He still has the frustration of missing more than half of last season because of a bulging disk in his back, the most he’d been out since becoming the Seattle Seahawks’ starting quarterback for good in 2002.
Oh, the three-time Pro Bowl passer has one other thing: advice for his Seahawks.
They have been eyeing prized Georgia quarterback Matthew Stafford and Southern California passer Mark Sanchez while holding the fourth pick in this month’s draft. If the team doesn’t make a trade, it would be Seattle’s highest selection since 1997, when it drafted cornerback Shawn Springs third overall.
Hasselbeck says if his Seahawks want to draft a franchise quarterback, they should provide a seat for the rookie on the bench.
“They can do whatever they want to do,” Hasselbeck said Tuesday, his first practice day since early December as Seattle started a voluntary minicamp. “But I’m not going anywhere.”
Hasselbeck’s pride was wounded in 2008 as much as his back, which caused nerve issues down his leg and largely wrecked Seattle’s season. He missed the most games (nine) of his career. He did not play again following a crunching hit from Dallas’ DeMarcus Ware on Thanksgiving Day. Doctors told him his rested body should heal itself by the end of January and it apparently did, as Hasselbeck did not need surgery.
He would have been the NFL’s lowest-rated passer (a career-low 57.8), had he played enough. The career 60 percent passer reached that mark in just one game. He threw for more than 190 yards in just one of his starts. He had 10 interceptions to just five touchdowns in seven games.
He is entering the fifth year of a six-year, $47 million contract with $16 million in guarantees. His cap number is to be about $9.5 million in 2009, leading to speculation the Seahawks may cut him for financial reasons, or at least seek to renegotiate his base salaries of $5.25 million and $5.75 million for each of the final two years of his deal.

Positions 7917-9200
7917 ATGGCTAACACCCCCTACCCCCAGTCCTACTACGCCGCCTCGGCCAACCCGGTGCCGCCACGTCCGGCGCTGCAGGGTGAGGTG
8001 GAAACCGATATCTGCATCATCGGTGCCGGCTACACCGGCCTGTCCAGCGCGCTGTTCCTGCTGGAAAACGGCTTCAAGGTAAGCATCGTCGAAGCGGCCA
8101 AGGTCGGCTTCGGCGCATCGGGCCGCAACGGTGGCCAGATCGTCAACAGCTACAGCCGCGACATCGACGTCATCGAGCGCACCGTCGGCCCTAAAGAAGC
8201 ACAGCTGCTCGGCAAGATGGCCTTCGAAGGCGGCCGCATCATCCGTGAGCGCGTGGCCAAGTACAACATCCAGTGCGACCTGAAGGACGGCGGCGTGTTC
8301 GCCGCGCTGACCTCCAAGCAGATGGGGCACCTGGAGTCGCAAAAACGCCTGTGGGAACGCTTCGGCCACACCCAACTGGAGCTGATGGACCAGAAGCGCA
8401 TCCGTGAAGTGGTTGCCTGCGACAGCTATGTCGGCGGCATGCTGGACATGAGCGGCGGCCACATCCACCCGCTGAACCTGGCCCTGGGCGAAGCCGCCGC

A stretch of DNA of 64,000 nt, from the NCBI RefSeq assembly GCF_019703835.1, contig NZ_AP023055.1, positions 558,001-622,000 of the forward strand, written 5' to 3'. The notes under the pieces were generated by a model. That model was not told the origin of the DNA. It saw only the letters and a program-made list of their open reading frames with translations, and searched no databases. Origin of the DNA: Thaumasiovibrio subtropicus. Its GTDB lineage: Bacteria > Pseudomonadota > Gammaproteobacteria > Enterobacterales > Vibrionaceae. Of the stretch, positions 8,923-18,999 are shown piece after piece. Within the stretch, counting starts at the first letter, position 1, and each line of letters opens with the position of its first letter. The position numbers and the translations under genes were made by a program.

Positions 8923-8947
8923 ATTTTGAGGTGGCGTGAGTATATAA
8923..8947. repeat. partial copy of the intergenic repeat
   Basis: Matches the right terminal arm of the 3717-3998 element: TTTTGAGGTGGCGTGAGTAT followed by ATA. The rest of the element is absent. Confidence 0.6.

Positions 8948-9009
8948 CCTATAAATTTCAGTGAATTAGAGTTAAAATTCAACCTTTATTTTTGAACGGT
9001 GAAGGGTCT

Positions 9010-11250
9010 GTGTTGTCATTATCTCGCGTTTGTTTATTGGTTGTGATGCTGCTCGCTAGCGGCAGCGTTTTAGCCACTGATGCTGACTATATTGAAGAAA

Cutting the face of the franchise? It was done less than a year ago. The Seahawks dumped running back Shaun Alexander just two years into the eight-year, $62 million deal they gave him in 2006, soon after Alexander was the NFL’s MVP.
“I mean, you could do that, that’s your prerogative,” Hasselbeck said of drafting a hot shot quarterback. “It won’t change anything I do. I’m getting ready to play football this year. I am going to play football this year. I’m not concerned at all (about my back).
“It’s always been a joke for me. I don’t feel good about first rounders … because I was a sixth-round pick. I don’t watch the draft on Saturday. I watch the draft on Sunday.”
Hasselbeck wasn’t done with his rant against the draft. He is still stung at not even being invited to the NFL combine while coming out of Boston College, before he became a compensatory pick by Green Bay in 1998.
“What’s his name, Mel Kiper?” Hasselbeck said. “Yeah, when I was picked, with pick 187, I think his exact words were something like, ‘That’s a waste of a pick.’
“At 187! So, you know, whatever.”
Monday, Hasselbeck looked rusty throwing, but was far more fluid than while coming back in November for three losses before he stayed out for good. He believes exercises to strengthen his torso have made him a stronger thrower.
Some of those exercises came in work with noted physiotherapist Rick Celebrini. A former Canadian national and professional soccer player, Celebrini was recruited by two-time NBA MVP Steve Nash early in the fellow Canadian’s basketball career to help Nash with his ailing back related to a congenital back condition, spondylolisthesis.
Hasselbeck said Celebrini has taught Seahawks trainers some of his methods to maintain a healthy back.
“I thought Matt looked … good,” Jim Mora said after his first practice as Seattle’s coach. “I did notice that first throw of team (drills) he zipped it in there well. He moved around well.
“I was impressed with Matt. I am very optimistic.”
Hasselbeck has it all in proper perspective.
“It’s April,” he deadpanned.
He said what made 2008 even more difficult was the Seahawks’ insistence he go along with a week-to-week watch on his health late in the season. Doctors told him in October that if nothing more happened to his back he could avoid surgery. Hasselbeck says now he should have just been shut down for the end of an already lost season that ended with a 4-12 record.
Yet the team publicly kept alive the possibility he could return for one of the final games coached by Hasselbeck’s mentor, the now-departed Mike Holmgren.
“I know last year was really hard and frustrating,” Hasselbeck said. “And, personally, on how it was handled – every week wondering – I think that made it harder. Instead of just knowing, knowing the truth.
“Pretty much with everything last year, we all just want to put it behind us and just forget it.”